Dying white dwarf stars may explode like a nuclear bomb

This image shows SN2014J, one of the closest type Ia supernovas in recent decades.
This image shows SN2014J, one of the closest type Ia supernovas in recent decades. (Image credit: NASA, ESA, A. Goobar (Stockholm University), and the Hubble Heritage Team)

When a white dwarf star explodes as a supernova, it may detonate like a nuclear weapon on Earth, a new study finds.

White dwarfs are the dim, fading, Earth-size cores of dead stars that are left behind after average-size stars have exhausted their fuel and shed their outer layers. Our sun will one day become a white dwarf, as will more than 90% of the stars in our galaxy.

Previous research found that white dwarfs can die in nuclear explosions known as type Ia supernovas. Much remains unknown about what triggers these explosions, but prior work suggested they may happen when a white dwarf acquires extra fuel from a binary companion, perhaps due to a collision. (In contrast, type II supernovas occur when a single star dies and collapses in on itself).

Now researchers have suggested a new way that type Ia supernovas might happen — a white dwarf may detonate like a nuclear weapon.

Related: When will the sun die? 

As a white dwarf cools, uranium and other heavy radioactive elements known as actinidescrystallize within its core. Occasionally the atoms of these elements spontaneously undergo nuclear fission, splitting into smaller fragments. These instances of radioactive decay can release energy and subatomic particles, such as neutrons, which can break up nearby atoms.

If the amount of actinides within a white dwarf's core exceeds a critical mass, it can set off an explosive, runaway nuclear fission chain reaction. This outburst can then trigger nuclear fusion, with atom nuclei fusing to generate huge amounts of energy. In a similar fashion, a hydrogen bomb uses a nuclear fission chain reaction to detonate a nuclear fusion explosion.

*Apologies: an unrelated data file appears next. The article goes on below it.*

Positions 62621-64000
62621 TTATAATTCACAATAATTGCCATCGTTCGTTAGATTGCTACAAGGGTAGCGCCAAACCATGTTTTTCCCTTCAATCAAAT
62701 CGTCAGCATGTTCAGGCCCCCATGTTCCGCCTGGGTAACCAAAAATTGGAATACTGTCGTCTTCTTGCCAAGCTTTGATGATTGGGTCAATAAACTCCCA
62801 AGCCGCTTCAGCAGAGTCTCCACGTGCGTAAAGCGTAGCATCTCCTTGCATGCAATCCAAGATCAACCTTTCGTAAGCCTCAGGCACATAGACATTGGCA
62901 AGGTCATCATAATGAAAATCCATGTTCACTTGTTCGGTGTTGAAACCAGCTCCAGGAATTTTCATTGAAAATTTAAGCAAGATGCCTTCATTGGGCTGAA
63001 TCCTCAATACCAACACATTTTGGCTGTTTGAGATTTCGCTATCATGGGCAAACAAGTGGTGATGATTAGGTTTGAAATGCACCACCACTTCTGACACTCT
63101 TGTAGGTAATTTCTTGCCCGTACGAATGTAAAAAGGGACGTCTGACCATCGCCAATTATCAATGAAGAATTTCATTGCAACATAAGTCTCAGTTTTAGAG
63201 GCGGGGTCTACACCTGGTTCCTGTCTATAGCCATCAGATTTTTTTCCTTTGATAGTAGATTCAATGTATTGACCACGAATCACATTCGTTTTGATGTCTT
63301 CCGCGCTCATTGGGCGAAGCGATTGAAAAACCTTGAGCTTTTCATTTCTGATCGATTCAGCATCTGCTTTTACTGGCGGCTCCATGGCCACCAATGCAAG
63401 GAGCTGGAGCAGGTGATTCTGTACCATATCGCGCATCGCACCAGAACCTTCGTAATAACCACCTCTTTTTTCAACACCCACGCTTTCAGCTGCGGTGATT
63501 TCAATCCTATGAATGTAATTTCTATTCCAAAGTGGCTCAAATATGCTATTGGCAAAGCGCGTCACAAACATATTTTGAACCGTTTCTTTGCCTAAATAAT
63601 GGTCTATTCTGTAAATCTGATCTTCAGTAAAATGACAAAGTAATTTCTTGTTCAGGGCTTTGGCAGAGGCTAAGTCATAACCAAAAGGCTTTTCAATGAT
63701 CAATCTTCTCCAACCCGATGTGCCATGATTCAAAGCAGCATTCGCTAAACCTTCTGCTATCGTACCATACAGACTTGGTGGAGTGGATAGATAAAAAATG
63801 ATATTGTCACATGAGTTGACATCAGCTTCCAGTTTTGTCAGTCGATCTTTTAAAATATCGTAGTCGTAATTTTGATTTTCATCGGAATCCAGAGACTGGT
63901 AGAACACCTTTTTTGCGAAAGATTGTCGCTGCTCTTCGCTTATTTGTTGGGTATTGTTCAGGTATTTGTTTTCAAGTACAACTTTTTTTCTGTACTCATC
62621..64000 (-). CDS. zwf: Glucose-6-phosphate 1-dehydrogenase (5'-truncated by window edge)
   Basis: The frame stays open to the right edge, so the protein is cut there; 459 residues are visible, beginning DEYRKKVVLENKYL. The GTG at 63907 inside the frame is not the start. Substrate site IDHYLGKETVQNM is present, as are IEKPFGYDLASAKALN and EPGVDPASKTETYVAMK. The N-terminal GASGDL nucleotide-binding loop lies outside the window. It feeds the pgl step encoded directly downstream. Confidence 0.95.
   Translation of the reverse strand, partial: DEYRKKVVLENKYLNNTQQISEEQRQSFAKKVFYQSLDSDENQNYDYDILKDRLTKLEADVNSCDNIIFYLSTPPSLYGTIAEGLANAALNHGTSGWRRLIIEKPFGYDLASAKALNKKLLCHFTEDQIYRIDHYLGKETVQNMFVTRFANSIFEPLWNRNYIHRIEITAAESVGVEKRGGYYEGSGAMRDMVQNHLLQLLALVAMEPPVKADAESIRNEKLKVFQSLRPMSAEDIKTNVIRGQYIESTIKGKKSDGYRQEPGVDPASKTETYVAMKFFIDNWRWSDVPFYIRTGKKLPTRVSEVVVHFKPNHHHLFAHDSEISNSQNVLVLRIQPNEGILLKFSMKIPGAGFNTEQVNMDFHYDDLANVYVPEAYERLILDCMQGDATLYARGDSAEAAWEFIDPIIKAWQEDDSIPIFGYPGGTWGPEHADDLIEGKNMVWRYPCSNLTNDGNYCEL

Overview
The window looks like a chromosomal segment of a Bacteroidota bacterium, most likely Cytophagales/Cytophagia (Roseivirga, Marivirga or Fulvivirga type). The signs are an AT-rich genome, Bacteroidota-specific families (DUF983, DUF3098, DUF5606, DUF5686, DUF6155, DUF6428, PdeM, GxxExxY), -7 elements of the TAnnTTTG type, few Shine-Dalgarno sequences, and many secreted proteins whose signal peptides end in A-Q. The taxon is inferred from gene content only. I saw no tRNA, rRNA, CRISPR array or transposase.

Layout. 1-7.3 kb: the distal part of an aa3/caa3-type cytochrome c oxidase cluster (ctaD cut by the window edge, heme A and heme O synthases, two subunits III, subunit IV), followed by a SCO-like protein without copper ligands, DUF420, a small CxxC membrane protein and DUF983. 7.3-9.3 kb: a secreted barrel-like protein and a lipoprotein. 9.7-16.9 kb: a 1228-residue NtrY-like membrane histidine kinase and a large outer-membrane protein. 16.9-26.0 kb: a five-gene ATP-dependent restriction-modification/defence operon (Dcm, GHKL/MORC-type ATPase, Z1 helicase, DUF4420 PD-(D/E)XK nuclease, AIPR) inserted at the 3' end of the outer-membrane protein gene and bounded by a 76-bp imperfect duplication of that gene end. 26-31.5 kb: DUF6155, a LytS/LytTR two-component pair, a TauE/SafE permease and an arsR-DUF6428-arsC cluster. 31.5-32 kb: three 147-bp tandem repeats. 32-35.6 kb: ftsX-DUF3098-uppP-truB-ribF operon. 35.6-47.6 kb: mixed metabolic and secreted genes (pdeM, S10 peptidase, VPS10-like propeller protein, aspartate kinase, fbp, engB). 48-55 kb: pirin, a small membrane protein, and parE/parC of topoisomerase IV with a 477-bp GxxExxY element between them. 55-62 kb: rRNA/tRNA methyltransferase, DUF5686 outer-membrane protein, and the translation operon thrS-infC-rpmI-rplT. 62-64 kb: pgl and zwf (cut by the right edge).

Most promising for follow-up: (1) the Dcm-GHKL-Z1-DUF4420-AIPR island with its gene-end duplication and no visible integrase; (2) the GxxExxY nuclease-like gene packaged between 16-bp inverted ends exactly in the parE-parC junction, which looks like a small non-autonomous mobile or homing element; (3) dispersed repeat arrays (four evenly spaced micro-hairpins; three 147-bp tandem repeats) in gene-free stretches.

This computer simulation shows a uranium crystal (orange) forming in a liquid of carbon and oxygen nuclei (white).  (Image credit: C. J. Horowitz and M. E. Caplan)

The new study's calculations and computer simulations found that a critical mass of uranium can indeed crystallize from the mixture of elements usually found in a cooling white dwarf. If this uranium explodes due to a nuclear fission chain reaction, the scientists found that the resulting heat and pressure in the white dwarf's core could be high enough to trigger fusion of lighter elements, such as carbon and oxygen, resulting in a supernova.

"The conditions to build and set off an atomic bomb seemed very difficult — I was surprised that these conditions might be satisfied in a natural way inside a very dense white dwarf," study co-author Charles Horowitz, a nuclear astrophysicist at Indiana University, told Space.com. "If true, this provides a very new way to think about thermonuclear supernovae, and perhaps other astrophysical explosions."

Supernova Photos: Great images of star explosions

So how many type Ia supernovas might this new mechanism help explain? "Perhaps about half," Horowitz said.

Specifically, these new findings might explain type Ia supernovas that happen within a billion years of a white dwarf's formation, as their uranium has not yet all radioactively decayed. When it comes to older white dwarfs, type Ia supernovas might happen through mergers of two white dwarfs, Horowitz said.

Future research can include running computer simulations to pin down whether fission chain reactions in white dwarfs can trigger fusion, and how this happens. "There are many different physical processes going on during the explosion, and therefore there are many possible uncertainties," Horowitz said. Such work could also reveal ways to detect whether or not any type Ia supernovas occurred because of this newfound mechanism.

Horowitz and study co-author Matt Caplan, a theoretical physicist at Illinois State University, detailed their findings online March 29 in the journal Physical Review Letters.

Originally published on Space.com.

Charles Q. Choi
Live Science Contributor
Charles Q. Choi is a contributing writer for Live Science and Space.com. He covers all things human origins and astronomy as well as physics, animals and general science topics. Charles has a Master of Arts degree from the University of Missouri-Columbia, School of Journalism and a Bachelor of Arts degree from the University of South Florida. Charles has visited every continent on Earth, drinking rancid yak butter tea in Lhasa, snorkeling with sea lions in the Galapagos and even climbing an iceberg in Antarctica.